Here are some of my favorite Stumbles from the past week (You can imagine all I’ve seen over the years!):
- Space Exploration: http://www.lovethesepics.com/2011/05/46-fabulous-photos-of-endeavours-last-ever-spacewalk/
- Political Humor: http://www.newyorker.com/online/blogs/cartoonists/2012/04/supreme-laughter.html
- Literary History: http://www.theatlantic.com/entertainment/archive/2012/04/the-strange-stories-behind-famous-writers-pen-names-1/255619/
- Geophysics: http://science.howstuffworks.com/environmental/earth/geophysics/question373.htm
- Classic Literature: http://nerdsguidetoreading.com/Nerds_Guide_to_Reading/Classics.html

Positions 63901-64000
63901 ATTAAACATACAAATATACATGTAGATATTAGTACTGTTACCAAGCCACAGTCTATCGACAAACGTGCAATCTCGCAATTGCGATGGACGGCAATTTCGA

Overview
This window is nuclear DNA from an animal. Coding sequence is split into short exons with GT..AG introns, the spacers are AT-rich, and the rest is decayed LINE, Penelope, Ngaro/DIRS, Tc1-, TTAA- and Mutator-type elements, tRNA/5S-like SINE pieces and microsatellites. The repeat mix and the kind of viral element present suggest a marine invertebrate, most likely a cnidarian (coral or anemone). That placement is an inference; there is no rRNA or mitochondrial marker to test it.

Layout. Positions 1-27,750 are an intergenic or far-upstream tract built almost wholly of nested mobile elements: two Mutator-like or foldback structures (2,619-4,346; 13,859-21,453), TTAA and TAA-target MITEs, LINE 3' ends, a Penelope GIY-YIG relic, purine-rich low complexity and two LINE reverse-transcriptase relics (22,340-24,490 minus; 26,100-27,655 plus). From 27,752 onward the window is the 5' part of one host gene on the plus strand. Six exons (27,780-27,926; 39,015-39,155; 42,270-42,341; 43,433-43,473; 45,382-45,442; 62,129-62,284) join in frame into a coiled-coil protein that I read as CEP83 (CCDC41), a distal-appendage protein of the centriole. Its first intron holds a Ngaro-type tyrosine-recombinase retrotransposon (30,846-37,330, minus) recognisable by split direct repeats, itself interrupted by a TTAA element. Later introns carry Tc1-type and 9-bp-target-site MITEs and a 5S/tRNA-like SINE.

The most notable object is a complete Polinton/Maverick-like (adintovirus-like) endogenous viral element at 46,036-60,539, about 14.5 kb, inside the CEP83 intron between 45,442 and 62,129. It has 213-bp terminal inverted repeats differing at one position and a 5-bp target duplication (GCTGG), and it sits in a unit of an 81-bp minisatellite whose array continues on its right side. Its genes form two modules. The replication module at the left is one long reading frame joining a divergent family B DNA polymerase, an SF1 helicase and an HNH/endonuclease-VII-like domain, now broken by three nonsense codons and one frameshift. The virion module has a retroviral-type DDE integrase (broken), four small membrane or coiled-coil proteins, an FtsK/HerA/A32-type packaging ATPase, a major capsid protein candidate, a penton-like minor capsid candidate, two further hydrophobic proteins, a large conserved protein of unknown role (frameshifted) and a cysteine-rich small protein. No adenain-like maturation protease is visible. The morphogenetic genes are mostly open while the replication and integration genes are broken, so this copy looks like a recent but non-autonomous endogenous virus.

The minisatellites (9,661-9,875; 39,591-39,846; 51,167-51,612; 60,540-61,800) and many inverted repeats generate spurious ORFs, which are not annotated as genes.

Q: What are StumbleUpon’s plans to improve the platform as a learning tool?
Besides our constant efforts to improve the quality of content that we show to users, we’re going to make it easier to organize the sites you find on StumbleUpon and share it with others. We continue to add new Channels everyday that allows users to engage with their favorite informative publishers, people and brands. And, finally, we’re developing more features for our mobile products to enable educators and students to learn on the go.
Q: Where should an educator go for more information on how to use StumbleUpon in the classroom?
Our StumbleUpon New User Guide is an excellent starting point for any new user of our product. Following StumbleUpon on Facebook or Twitter is also a great way to get ideas to share everyday. You can always contact us for one-on-one support issues via our Contact Us form at http://www.stumbleupon.com/feedback.